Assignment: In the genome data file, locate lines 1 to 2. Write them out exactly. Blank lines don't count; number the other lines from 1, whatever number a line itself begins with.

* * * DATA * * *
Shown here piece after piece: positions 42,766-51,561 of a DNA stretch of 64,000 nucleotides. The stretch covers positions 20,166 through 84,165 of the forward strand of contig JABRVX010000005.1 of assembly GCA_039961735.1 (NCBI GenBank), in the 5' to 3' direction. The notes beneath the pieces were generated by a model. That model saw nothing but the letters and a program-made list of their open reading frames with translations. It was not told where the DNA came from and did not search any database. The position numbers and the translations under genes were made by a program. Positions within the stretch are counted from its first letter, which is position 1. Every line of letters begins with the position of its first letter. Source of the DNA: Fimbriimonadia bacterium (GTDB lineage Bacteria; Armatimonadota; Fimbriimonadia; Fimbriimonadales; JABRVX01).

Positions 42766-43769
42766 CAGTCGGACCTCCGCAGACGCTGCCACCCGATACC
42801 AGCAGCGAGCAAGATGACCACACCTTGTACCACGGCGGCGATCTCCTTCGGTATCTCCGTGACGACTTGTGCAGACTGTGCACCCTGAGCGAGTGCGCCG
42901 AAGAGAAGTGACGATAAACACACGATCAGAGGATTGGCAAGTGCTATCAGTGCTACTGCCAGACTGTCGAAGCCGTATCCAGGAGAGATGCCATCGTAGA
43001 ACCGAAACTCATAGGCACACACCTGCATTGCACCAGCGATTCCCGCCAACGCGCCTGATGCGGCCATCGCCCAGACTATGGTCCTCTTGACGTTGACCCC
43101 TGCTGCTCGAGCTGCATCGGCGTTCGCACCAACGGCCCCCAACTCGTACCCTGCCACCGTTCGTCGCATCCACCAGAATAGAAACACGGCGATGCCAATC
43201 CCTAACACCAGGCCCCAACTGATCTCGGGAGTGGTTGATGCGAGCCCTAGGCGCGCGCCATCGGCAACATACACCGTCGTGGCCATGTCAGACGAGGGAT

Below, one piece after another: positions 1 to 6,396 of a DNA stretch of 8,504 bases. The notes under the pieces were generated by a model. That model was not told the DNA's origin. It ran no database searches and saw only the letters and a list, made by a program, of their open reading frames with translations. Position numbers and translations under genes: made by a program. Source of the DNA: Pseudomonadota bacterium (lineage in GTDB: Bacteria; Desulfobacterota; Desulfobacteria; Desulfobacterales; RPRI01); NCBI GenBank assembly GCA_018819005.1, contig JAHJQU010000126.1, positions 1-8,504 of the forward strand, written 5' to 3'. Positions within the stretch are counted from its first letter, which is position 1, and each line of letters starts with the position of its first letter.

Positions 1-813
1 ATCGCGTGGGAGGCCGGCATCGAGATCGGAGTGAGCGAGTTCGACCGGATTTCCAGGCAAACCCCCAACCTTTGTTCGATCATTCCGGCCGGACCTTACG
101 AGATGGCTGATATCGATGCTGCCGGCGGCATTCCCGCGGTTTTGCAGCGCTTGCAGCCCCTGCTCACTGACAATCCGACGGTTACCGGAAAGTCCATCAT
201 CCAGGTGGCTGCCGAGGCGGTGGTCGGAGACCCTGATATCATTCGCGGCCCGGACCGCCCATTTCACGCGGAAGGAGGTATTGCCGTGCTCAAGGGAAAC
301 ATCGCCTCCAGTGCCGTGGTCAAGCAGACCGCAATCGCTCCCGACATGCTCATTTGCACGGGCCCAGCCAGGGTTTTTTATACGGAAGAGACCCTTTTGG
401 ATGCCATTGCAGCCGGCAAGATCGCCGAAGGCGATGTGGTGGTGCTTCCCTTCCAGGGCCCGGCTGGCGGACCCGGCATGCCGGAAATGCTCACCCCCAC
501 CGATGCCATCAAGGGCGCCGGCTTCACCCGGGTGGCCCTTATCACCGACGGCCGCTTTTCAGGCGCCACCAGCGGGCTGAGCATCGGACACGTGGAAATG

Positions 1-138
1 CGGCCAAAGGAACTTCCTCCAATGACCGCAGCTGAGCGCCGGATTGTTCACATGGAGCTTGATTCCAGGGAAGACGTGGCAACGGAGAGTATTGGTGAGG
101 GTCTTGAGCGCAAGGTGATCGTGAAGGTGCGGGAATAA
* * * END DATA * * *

Shown here piece after piece: positions 42,766-51,561 of a DNA stretch of 64,000 nucleotides. The stretch covers positions 20,166 through 84,165 of the forward strand of contig JABRVX010000005.1 of assembly GCA_039961735.1 (NCBI GenBank), in the 5' to 3' direction. The notes beneath the pieces were generated by a model. That model saw nothing but the letters and a program-made list of their open reading frames with translations. It was not told where the DNA came from and did not search any database. The position numbers and the translations under genes were made by a program. Positions within the stretch are counted from its first letter, which is position 1. Every line of letters begins with the position of its first letter. Source of the DNA: Fimbriimonadia bacterium (GTDB lineage Bacteria; Armatimonadota; Fimbriimonadia; Fimbriimonadales; JABRVX01).

Positions 42766-43769